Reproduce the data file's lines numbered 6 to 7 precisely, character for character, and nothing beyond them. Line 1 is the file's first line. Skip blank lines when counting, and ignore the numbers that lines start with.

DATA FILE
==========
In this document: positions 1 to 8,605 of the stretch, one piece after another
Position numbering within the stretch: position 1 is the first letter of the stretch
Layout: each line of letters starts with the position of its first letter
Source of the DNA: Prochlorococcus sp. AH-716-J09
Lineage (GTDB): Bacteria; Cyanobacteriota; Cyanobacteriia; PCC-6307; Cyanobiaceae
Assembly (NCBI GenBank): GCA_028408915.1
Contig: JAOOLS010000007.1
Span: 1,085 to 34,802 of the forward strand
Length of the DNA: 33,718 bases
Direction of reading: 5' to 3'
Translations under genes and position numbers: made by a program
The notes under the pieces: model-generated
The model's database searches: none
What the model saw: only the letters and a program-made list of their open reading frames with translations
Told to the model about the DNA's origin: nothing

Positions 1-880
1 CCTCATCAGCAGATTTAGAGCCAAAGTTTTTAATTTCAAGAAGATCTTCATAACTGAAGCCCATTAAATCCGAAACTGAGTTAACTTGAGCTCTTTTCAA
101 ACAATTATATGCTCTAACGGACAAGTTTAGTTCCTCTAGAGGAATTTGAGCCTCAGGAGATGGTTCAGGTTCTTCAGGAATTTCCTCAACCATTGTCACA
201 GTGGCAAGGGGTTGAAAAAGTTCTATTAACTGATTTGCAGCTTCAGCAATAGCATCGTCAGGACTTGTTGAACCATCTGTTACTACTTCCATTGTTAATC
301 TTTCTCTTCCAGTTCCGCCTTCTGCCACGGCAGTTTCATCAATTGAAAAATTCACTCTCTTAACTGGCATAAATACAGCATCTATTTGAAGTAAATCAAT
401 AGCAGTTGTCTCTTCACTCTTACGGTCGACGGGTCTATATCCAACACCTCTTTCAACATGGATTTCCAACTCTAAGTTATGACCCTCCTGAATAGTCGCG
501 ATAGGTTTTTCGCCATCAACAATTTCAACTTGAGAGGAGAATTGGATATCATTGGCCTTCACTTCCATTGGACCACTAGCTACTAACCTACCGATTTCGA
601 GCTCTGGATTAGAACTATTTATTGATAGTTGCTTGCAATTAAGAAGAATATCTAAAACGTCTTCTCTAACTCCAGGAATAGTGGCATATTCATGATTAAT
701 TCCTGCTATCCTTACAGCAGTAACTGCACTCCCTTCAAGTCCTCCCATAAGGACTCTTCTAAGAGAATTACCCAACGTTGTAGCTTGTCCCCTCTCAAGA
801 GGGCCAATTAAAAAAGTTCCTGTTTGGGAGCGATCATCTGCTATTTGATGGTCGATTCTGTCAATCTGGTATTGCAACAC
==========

Assembly (NCBI GenBank): GCA_028408915.1
Contig: JAOOLS010000007.1